The bizarre Lystrosaurus provided a fascinating case study for scientists.
A sudden climate shift 252 million years ago wiped out a huge amount of animal species. But one species that not only survived but thrived had an amazing way of staying alive: they lived fast, and they died young.
That appears to be the key to survival, based on a new study from researchers who examined growth patterns in ancient mammals called therapsids that resided in the South African Karoo Basin, according to a University of the Witwatersrand statement.
The climate shift was caused by Siberian volcanoes that blasted carbon into the atmosphere and totally shifted the Earth’s climate, wiping out most animals who couldn’t handle the sudden change. But therapsids thrived in these new conditions, which intrigued paleontologists who wanted to know why.
Lystrosaurus, one of the species they examined, had a life span of 13 or 14 years before the extinction event. But after the event, scientists say that the record of growth preserved in their bones showed that they lived just two to three years old, so they must have bred relatively young.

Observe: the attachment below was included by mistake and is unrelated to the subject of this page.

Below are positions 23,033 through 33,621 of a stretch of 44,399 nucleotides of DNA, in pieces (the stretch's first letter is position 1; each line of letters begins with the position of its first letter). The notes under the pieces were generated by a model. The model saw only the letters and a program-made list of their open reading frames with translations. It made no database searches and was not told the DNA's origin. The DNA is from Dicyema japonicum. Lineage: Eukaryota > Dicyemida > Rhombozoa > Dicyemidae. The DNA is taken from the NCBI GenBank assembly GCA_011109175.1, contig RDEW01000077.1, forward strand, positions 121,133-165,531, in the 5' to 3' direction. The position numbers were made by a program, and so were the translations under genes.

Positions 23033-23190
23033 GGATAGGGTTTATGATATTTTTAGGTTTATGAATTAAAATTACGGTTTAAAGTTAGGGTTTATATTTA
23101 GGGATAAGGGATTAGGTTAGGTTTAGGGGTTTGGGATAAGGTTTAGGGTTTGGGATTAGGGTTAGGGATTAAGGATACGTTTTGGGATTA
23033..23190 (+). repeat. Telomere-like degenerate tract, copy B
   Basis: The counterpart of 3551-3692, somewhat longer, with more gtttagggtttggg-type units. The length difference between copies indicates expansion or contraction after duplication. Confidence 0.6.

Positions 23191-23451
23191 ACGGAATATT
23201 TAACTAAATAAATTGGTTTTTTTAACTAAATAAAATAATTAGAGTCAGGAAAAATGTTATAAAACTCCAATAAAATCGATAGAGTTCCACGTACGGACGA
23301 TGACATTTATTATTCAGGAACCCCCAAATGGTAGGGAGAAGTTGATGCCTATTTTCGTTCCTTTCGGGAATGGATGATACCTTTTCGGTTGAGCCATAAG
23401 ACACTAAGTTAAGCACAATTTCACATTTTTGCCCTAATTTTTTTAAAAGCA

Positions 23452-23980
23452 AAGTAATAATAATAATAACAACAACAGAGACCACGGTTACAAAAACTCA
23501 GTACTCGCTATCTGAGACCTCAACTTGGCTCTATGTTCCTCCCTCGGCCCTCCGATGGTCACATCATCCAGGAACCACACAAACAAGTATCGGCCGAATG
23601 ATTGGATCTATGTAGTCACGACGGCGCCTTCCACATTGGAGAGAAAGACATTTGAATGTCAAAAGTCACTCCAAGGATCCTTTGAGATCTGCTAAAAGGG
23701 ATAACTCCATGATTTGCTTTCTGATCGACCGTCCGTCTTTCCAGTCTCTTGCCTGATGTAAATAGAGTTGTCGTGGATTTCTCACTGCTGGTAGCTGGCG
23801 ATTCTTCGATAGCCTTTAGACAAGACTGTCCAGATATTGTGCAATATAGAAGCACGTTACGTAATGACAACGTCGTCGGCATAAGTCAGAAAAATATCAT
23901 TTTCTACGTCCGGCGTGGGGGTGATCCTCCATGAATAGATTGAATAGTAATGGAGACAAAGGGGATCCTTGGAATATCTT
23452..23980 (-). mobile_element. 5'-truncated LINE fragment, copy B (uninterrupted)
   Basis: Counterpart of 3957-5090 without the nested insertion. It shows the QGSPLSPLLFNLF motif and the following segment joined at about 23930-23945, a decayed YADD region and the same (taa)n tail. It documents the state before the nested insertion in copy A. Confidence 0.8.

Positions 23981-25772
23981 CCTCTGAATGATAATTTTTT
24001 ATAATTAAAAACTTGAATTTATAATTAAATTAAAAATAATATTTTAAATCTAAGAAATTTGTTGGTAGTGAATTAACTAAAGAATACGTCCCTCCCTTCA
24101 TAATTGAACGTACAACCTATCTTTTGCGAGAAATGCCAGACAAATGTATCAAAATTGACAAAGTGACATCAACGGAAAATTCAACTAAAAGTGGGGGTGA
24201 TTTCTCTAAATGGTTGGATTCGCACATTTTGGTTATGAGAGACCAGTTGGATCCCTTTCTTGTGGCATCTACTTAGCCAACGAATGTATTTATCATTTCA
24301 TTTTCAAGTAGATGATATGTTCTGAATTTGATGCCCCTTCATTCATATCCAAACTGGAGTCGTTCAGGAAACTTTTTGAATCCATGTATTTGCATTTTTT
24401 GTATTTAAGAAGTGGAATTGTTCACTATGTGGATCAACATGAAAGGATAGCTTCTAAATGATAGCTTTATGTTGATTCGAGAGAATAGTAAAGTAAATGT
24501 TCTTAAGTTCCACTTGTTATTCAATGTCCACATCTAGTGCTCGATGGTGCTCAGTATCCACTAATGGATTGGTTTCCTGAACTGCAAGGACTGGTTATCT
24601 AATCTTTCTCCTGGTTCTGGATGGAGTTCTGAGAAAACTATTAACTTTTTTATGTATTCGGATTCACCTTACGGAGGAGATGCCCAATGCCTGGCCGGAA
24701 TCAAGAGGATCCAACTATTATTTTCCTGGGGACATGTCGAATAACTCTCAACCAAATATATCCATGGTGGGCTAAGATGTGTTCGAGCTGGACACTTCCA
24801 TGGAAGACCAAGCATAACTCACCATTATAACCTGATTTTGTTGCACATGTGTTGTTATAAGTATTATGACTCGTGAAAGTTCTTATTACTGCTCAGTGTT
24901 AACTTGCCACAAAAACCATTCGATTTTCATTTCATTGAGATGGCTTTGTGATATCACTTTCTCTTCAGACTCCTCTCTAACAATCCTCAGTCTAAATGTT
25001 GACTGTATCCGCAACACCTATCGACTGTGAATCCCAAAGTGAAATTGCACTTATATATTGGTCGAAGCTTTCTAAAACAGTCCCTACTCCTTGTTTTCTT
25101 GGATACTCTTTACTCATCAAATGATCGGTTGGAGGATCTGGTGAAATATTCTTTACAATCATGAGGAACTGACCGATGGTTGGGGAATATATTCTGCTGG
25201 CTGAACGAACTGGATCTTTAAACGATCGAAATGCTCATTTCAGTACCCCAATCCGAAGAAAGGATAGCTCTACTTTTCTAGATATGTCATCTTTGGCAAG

And it shrunk, too. Lystrosaurus would have been the size of a pygmy hippo before the extinction, but afterward it was the size of a large dog.
This creature went on to dominate the landscape, making up 70 to 90 percent of vertebrate fossils scientists have found in Karoo from the Early Triassic period.
“Before the Permo-Triassic extinction, the therapsid Lystrosaurus had a life span of about 15 years based on the record of growth preserved in their bones,” National Museum palaeontologist Jennifer Botha-Brink, the lead author on the paper, said in the statement. “Yet, nearly all of the Lystrosaurus specimens we find from after the extinction are only 2¬-3 years old. This implies that they must have been breeding when they were juveniles themselves.”